Why BlackBerry Shareholders Should Cheer $4.7 Billion Deal With Fairfax

Why BlackBerry Shareholders Should Cheer $4.7 Billion Deal With Fairfax

It was less than a week ago BlackBerry announced a couple of potentially exciting roll-outs. First, its latest, greatest smartphone -- the Z30 -- was introduced as BlackBerry's, "biggest, fastest and most advanced smartphone" to date.

On the same day, BlackBerry said that BBM, BlackBerry's popular messaging service, was finally coming to all the Google Android OS and Apple iPhone users interested in a secure, real-time chat app. Ironically, BlackBerry introduced BBM for the masses under the mantra, "BBM For All." Unfortunately, almost as quickly as BBM was made available for download to Android and iPhone folk on Sept. 21, it had to be pulled because of "issues."

It gets worse -- much worse
It was a tough week for BlackBerry and its fans. After announcing preliminary fiscal Q2 2014 results that were downright depressing, the fumbled BBM rollout only added to the pain.

First, the very bad news. Leading up to this Friday's official earnings release, BlackBerry determined it would be a good idea to brace the market for what was coming. Turns out, what's coming is a nearly $1 billion loss for the quarter due, in large part, to a massive inventory writedown. But the bad news doesn't stop there.

BlackBerry expects about 3.7 million smartphones were sold in its fiscal Q2, hardly any of which are its new Q10 or Z10 alternatives. That compares to just over 6 million units sold in the second calendar quarter. Revenue should be around $1.6 billion, according to BlackBerry's preliminary announcement, which falls woefully short relative to both last year's fiscal Q2 and sequentially.

Perhaps most painful, at least from a people perspective, was the inevitable news that BlackBerry would lay off approximately 4,500 employees, equal to about 40% of its workforce. Also, BlackBerry will trim its smartphone offerings from six models to four, and refocus its energies toward the commercial market. A nice thought, but with the proliferation of the "bring your own device" to work craze, even that doesn't inspire confidence.

Yet another blow
Considering its preliminary earnings news, not to mention its well-documented problems finding a buyer, the last thing BlackBerry needed was a hiccup of any kind. But that's exactly what happened shortly after making BBM available for free download to Android OS and iPhone users.

After an "unreleased version of the BBM for Android app" made its way online, over 1.1 million iPhone and Android users downloaded the apps in a mere eight hours, according to BlackBerry. That should have been cause for BlackBerry and its fans to celebrate the small win at a time when anything remotely positive is welcome. Alas, it was not to be.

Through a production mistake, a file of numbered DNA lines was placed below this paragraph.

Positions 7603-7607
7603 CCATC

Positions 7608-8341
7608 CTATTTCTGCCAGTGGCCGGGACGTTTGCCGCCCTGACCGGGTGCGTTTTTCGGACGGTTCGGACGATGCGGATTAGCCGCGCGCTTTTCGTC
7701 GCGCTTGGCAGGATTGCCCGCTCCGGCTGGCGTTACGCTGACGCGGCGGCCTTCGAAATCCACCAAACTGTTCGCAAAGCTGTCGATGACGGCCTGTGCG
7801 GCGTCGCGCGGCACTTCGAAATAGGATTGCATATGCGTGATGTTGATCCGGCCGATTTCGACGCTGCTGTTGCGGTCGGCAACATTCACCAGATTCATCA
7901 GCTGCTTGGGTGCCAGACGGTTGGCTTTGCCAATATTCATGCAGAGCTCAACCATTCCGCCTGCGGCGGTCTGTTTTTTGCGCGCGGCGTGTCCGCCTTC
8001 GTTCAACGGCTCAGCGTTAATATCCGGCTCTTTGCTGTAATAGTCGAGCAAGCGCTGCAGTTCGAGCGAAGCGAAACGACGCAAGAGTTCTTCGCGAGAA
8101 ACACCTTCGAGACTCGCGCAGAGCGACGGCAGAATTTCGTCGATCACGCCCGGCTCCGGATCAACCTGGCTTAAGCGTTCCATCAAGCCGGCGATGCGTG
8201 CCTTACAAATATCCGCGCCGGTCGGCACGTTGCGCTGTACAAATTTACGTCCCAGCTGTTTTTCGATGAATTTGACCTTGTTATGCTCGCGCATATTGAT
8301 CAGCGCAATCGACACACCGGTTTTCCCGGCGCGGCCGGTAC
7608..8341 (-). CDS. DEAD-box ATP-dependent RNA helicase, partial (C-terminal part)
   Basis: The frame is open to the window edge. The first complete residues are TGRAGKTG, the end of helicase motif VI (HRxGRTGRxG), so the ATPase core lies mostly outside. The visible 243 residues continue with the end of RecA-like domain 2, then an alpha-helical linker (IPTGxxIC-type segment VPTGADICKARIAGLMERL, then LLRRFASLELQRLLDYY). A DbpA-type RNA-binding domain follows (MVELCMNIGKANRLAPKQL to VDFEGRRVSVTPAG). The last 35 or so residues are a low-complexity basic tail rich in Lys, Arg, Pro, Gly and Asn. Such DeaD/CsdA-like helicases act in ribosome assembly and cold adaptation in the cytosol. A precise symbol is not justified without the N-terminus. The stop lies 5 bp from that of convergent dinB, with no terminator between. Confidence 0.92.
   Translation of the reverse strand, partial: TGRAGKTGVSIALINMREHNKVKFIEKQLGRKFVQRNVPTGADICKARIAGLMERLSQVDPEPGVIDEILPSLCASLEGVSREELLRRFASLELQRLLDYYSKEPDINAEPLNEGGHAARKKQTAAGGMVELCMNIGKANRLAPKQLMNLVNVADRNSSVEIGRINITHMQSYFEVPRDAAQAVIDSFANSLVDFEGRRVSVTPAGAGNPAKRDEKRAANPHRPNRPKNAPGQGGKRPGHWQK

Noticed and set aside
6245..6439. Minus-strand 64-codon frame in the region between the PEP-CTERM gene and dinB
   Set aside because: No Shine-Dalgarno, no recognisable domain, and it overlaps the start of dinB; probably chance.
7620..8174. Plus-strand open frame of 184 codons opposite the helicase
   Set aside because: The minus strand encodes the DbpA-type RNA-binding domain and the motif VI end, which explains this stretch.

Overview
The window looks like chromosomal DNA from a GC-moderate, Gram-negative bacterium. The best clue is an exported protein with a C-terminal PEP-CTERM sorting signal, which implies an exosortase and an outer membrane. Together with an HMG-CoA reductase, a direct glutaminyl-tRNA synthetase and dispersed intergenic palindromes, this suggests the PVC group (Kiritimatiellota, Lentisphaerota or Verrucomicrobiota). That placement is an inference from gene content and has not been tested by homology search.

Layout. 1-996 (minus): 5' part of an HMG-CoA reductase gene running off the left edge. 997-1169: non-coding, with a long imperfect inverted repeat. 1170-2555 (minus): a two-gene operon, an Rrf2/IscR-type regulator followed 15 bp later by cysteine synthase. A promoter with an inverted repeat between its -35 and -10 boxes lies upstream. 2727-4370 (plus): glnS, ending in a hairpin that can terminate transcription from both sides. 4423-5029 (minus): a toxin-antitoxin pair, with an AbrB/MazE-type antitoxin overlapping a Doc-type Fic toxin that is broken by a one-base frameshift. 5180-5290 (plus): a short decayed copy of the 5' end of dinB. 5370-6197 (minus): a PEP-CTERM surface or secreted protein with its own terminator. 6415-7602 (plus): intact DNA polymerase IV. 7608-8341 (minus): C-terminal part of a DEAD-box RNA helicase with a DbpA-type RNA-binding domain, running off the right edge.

Apparently, the BBM downloads were too much of a good thing. Later the same day, BlackBerry said all those downloads caused "issues" that it's is still trying to sort out. Consequently, iPhone users that already downloaded the BBM app can still utilize it, but those that didn't get the chance are out of luck for now. As for Android users, which account for 80% of the global smartphone OS users, not only are they unable to download BBM, those that did have had the apps disabled. Add in second-place Apple's 14% market share, and BBM just became unavailable again to nearly every smartphone owner in the world. Ouch.

What now?
Unfortunately, problems with BBM remain. Yesterday BlackBerry tweeted, "We will provide you an update on timing as soon as we can. Teams are working non-stop."

The timing of BlackBerry's latest miscue was poor. When good news, any good news, was needed, BlackBerry did what it had done so often in the recent past -- dropped the ball. BlackBerry's latest snafu could have been extremely costly for investors if the stock had continued its slide while waiting for a suitor.

A buyer had to be found for BlackBerry, and soon, because as the BBM problems demonstrated, BlackBerry was becoming less and less attractive with every passing day. The $9 a share deal offered by current BlackBerry shareholder Fairfax Financial to take BlackBerry private is already bemoaned by some as too little. After its recent earnings disaster and the problems with BBM, it's clear things were only going to get worse for BlackBerry shareholders, not better.

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The article Why BlackBerry Shareholders Should Cheer $4.7 Billion Deal With Fairfax originally appeared on Fool.com.

Fool contributor Tim Brugger has no position in any stocks mentioned. The Motley Fool recommends Apple and Google. The Motley Fool owns shares of Apple and Google. Try any of our Foolish newsletter services free for 30 days. We Fools may not all hold the same opinions, but we all believe that considering a diverse range of insights makes us better investors. The Motley Fool has a disclosure policy.

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